Ski Holidays - Playing Safe
Today's ski holiday equipment is designed for comfort and effortless skiing - but with it comes increased speed for novices and established skiers
For new and intermediate people the extra speed can present danger.
Here are a few safety tips to ensure your time on the slopes is fun - and injury free:
Dress for the Occasion
Many people hit the slopes trying to look cool instead of trying to keep warm. Dress in layers and remove them as needed. Keep in mind that your
clothes, including your mittens and gloves, will get wet as you ski. Picking the proper clothing is the first lesson in how to ski safely.
Wear a Helmet
While some people will not wear a helmet for fear of looking uncool, massive head trauma is far less cool than even the silliest looking helmet. Nearly
every sport that involves the danger of injury requires the use of a helmet. Biking, football and baseball all make use of helmets. Wearing a helmet is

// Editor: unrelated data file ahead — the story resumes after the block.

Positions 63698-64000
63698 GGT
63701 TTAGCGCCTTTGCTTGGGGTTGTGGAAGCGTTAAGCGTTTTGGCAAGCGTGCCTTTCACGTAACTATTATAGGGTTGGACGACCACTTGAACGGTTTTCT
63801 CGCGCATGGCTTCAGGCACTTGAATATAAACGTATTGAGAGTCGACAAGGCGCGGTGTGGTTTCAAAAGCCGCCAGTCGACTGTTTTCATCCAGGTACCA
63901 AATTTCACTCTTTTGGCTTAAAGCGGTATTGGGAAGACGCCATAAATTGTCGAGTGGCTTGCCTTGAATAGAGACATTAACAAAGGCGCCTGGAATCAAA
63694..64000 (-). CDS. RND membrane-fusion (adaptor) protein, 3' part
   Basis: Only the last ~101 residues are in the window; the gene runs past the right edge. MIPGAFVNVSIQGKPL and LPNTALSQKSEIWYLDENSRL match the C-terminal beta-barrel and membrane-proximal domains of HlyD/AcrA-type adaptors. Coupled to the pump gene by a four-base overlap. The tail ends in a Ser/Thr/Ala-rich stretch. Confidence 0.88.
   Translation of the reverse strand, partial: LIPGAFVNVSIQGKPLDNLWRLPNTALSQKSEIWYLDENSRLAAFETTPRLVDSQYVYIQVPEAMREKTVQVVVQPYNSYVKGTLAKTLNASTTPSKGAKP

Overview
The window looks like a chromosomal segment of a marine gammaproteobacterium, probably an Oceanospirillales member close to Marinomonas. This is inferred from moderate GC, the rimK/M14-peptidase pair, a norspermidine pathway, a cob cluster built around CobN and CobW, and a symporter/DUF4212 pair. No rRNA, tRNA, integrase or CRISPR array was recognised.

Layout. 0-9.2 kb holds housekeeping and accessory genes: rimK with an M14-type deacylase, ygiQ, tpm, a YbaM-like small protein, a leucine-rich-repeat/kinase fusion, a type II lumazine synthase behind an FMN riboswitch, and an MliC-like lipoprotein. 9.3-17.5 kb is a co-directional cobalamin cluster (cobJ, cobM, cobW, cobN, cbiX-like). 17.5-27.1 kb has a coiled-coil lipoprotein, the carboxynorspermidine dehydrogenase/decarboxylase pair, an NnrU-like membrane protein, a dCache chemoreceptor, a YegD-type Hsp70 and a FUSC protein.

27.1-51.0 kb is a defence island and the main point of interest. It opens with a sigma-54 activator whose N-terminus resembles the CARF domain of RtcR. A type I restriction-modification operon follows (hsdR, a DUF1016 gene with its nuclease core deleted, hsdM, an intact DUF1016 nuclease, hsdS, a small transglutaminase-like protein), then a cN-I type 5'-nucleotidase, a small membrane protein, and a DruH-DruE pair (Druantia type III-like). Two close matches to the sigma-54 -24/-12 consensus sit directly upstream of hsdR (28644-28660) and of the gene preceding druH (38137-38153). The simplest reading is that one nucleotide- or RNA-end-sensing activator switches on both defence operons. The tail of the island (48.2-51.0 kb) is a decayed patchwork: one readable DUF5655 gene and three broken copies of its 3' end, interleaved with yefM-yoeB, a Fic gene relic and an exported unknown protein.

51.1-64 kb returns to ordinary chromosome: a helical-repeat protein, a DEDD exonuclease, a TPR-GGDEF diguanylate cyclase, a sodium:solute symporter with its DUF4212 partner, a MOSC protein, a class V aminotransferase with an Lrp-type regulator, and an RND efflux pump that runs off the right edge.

the single easiest way to protect yourself when skiing. Tragedy has already hit Andorra this year when a young girl hit a crash barrier and couldn't be
Use the Right Equipment
Too often people use high tech, fancy equipment designed for professionals when they are just learning to ski. The best way to make sure your
equipment is suited to your needs is to check in with a pro shop before you start skiing. Especially if you are borrowing equipment from a friend, make
sure a professional inspects it to ensure it is in good working order and suits your needs.
Check to make sure your bindings are latching properly. Also, be sure to inspect your tension gauges and heel plates. Ideally your equipment should
be serviced by a professional once every 10 days of use.
Know Your Limits
We are all tempted to push ourselves in sports. Performance in skiing is not gauged the same as running or swimming. Going as fast as you can is not
the goal. When you are first starting out, simply attempt to make it down the hill uninjured. Build your speed gradually and sensibly. Keep in m